Vegetables are an excellent option for erosion prevention and drainage improvement. However, when protecting your soil from plants, you must proceed with caution. The terraces can only be kept stable by plants with deep roots or rhizomes, whose tree roots interlock beneath the soil.


  • ✔ Simple and inexpensive


  • ✖ Not appropriate for small gardens

Steep Slope Terracing

Terracing steeply sloping gardens require more effort than simply moving soil around the garden. Terracing your garden is still an outstanding way to correct a slope, but it requires more attention and reinforcement.

When levelling a steep slope, moving quickly is critical to avoid harming your house's foundation. If you're resolving the slope by yourself, you must first identify the source of the problem. It is also crucial to select the appropriate and correct measures.

To level a sloping garden, the following materials can be used:

  • Stone retaining walls are built with pre-formed concrete blocks, breeze blocks, house bricks, or stone. They are all extremely dependable for terracing and levelling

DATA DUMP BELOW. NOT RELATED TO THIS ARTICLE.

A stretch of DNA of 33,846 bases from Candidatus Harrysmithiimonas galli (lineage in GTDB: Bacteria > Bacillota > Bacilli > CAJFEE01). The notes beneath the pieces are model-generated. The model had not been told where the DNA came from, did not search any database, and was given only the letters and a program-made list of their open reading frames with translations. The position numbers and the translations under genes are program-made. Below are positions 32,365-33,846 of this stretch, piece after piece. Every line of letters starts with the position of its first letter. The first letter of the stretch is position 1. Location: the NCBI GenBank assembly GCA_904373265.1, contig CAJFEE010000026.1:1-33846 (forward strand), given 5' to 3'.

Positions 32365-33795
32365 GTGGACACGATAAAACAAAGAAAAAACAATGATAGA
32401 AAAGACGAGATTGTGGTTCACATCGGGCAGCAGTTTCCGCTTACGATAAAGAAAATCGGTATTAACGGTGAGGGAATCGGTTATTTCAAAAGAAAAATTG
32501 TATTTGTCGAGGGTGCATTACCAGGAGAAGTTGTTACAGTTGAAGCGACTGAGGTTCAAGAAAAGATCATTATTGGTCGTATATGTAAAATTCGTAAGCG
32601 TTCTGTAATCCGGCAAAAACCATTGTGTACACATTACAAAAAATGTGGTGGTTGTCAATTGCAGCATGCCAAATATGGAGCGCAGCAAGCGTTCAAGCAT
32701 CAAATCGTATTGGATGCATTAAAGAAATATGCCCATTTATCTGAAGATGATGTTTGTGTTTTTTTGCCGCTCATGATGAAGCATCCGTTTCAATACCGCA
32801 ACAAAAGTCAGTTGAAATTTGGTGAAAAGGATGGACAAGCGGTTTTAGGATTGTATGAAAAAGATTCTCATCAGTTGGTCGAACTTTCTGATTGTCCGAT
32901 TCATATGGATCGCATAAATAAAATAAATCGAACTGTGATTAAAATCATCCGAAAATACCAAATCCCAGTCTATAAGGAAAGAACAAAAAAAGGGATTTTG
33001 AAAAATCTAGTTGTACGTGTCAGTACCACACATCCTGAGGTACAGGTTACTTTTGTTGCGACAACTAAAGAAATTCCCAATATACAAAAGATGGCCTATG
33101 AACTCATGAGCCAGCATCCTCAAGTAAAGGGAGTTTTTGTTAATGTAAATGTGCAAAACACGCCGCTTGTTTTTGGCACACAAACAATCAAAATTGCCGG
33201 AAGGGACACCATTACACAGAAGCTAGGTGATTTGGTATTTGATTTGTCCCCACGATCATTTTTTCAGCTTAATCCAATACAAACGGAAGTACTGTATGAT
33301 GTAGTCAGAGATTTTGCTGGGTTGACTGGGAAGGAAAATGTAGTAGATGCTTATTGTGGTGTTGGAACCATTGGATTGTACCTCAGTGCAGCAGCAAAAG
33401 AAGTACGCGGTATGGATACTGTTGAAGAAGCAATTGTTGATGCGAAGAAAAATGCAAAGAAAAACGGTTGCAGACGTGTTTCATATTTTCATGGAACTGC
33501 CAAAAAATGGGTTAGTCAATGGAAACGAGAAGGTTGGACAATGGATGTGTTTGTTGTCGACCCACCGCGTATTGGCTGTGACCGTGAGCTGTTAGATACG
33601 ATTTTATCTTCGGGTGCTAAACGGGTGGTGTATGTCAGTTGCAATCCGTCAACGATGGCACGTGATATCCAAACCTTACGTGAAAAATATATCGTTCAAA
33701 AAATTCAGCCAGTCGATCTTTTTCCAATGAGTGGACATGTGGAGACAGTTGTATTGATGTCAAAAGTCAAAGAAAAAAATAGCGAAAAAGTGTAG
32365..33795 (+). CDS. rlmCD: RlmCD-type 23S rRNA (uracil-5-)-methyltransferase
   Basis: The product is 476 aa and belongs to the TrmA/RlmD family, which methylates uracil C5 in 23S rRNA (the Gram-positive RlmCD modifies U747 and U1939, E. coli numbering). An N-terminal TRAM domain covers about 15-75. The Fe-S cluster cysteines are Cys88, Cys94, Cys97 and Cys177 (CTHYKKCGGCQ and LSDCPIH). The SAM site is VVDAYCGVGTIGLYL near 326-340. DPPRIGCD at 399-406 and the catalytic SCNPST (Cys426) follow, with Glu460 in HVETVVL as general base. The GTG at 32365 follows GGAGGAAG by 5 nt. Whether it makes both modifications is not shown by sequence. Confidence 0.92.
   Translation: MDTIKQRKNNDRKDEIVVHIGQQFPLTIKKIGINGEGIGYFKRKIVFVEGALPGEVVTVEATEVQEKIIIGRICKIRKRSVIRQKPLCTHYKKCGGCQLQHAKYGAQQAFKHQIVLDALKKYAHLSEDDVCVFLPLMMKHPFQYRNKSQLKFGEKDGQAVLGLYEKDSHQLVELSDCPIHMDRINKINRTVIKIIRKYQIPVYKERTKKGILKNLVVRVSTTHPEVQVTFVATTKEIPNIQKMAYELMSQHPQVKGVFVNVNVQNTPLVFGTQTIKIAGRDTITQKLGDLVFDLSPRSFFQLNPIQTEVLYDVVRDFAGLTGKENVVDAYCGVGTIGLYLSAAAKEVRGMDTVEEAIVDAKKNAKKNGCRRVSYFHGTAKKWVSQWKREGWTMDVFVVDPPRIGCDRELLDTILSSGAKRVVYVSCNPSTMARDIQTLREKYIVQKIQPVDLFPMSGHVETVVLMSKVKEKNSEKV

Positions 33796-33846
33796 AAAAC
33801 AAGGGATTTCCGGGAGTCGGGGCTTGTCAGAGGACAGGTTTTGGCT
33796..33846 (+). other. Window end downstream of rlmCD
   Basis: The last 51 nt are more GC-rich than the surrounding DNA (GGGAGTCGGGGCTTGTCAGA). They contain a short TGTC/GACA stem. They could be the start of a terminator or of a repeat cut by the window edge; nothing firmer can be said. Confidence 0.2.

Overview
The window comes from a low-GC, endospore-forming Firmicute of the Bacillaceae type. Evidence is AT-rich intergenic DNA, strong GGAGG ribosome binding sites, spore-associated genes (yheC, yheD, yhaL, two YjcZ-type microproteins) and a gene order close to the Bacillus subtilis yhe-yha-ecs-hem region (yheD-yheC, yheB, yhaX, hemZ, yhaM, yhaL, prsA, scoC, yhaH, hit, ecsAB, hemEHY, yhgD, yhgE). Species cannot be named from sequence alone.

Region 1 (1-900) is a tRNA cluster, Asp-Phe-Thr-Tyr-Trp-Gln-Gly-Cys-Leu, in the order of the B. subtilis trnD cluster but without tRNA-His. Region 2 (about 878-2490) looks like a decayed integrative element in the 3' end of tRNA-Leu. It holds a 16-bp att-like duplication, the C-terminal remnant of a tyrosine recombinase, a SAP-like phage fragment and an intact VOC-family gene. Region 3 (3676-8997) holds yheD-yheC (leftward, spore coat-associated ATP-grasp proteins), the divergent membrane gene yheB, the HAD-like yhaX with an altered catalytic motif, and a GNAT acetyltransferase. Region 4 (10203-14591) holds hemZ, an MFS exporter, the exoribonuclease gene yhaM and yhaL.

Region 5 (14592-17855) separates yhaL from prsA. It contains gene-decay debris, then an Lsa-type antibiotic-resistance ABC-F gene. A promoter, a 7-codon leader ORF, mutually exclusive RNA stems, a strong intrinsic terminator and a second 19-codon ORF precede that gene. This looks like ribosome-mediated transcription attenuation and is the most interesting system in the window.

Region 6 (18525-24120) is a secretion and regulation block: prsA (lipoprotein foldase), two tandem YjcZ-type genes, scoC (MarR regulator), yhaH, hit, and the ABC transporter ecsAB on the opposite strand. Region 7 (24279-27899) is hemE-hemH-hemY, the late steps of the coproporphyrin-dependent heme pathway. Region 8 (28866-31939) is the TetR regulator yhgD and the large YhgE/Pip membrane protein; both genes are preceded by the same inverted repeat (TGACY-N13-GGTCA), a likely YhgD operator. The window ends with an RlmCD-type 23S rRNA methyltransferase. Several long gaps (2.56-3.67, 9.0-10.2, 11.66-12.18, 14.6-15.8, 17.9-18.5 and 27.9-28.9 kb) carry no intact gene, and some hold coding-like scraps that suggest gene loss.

• Reclaimed railway - if you want a low-cost is. They are built to last because of the tar used to treat them. But unfortunately, this is also one of their drawbacks, as they are highly sticky to the touch or sit on
  • You could put them on the bottom of your structure and top them with non-sticky blocks
  • New railway sleepers are being put in place. They are less environmentally harmful but more expensive than reclaimed railway sleepers. In addition, they must be treated over time to prevent rotting
  • Gabion-base - They are reasonably priced, strong, and made of strong wire mesh. Gabions, which can be filled with stone or rubble of your choice, are becoming incredibly common for constructing retaining walls


  • ✔ A wide range of options
  • ✔ Various colours


  • ✖ Expensive

The Retaining Structure